Paranoia of the Moment
March 16, 2004
was wondering if anybody could recommend suitable survival strategies for street games? I'm not talking about games for children but about the very expensive type of game where whole cities start acting around a single person (the player) and newspaper articles, TV news and hollywood movies are made with bits and pieces taken from that person's diary or even his brain ..Personal Paranoia of the Moment
Now, counterterrorism officials say one of their biggest concerns is how U.S. actions such as the war in Iraq are motivating new recruits bound by a common goal: to destroy Western secular society.ar on terrorism could spawn new enemies". It just reminded me of how there are people with these visions of a whole happy sunshine-y world for Allah and are willing to blow things up to try and get there. "You love life and we love death" indeed. Religious fervor and fundamentalism can be so frickin' dangerous...even when the "religion" is an atheistic belief.
Both government and private experts are bracing for what they say will be a war that could last for generations.
And there will be more, if God wills it. "What's that God? You say you want me to build a bomb? And blow up a bunch of commuters! Ok! As long as it's your will!"
I do worry about the idea that the Spanish election was a bit like feeding meat to an alligator, like some administration official said.
Sociology of the Moment
Fun to play with two axis way of grouping people: Elf/Dwarf (high concept thinkers vs. pracitcal doers) and Ninja/Pirate (quiet and honourable vs unrestrained and gregarious) I'm heavily on the Pirate side, and probably a bit towards the dwarvish, though I do have a bit of the Elfen "what would be the bestest way of doing this in me.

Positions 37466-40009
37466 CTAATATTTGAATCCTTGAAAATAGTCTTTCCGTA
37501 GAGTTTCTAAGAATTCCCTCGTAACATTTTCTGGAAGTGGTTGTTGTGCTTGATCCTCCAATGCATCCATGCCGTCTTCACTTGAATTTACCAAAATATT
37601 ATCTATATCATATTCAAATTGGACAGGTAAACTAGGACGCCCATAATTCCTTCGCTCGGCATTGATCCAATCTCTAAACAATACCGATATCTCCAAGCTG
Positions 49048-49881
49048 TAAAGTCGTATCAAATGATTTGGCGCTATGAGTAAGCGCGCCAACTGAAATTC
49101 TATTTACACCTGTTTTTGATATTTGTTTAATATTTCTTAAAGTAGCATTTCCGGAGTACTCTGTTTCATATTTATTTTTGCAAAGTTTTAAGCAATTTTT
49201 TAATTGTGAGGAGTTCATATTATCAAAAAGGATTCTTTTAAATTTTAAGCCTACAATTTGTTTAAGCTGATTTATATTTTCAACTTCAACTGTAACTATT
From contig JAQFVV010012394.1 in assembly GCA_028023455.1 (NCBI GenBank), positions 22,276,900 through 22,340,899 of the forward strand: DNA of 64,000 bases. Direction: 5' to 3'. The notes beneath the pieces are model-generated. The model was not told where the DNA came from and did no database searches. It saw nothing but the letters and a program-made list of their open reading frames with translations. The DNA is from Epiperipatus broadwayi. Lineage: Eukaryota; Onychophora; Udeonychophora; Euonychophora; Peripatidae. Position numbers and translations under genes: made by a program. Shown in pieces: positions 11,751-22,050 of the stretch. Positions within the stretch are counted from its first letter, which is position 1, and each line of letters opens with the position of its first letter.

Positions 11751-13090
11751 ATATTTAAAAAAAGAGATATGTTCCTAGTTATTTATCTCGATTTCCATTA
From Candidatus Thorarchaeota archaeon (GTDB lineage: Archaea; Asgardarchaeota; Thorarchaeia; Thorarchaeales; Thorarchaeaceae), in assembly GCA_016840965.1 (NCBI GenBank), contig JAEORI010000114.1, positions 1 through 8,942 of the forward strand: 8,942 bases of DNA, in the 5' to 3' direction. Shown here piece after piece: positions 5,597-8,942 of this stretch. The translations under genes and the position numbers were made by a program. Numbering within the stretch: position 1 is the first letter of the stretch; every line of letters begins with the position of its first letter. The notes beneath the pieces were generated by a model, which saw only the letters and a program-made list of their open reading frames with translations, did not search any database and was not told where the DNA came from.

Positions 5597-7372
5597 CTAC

What about you? Are you a dwarfen ninja, an elven pirate? Though in my mind, it seems like ninja/elf and dwarf/pirate are more likely combinations, they seem similar to me somehow.
Article of the Moment
Slate.com on the rise of the American cupholder. It's synchronicity; I've been borrowing my Aunt and Uncle's minivan (nice that it's a Honda, as is my own hatchback (in the shop); I know where right where all the controls are) and was glancing at the manual (actually looking for instrutions on the fold-up seating) when I found where it described the cupholders: fold-out jobbies that don't seem as sturdy as the ones in my car (the bottom is just a plastic bar that falls down when the thing slides out) but must be less likely to accumulate the dried spilled coffee and other beverage goop that I sometimes have to clean up out of mine. What struck me about the description of the cupholders in the manual was the admonition that they were only to be used when the car wasn't moving, since liquids (maybe even hot liquids!) could slosh around when the vehicle was in motion. Apparently, the manual writers come from some (lawsuit-prone) universe where A. People just like to sit in their stationary car to consume beverages and B. They haven't developed effective drink lid technology.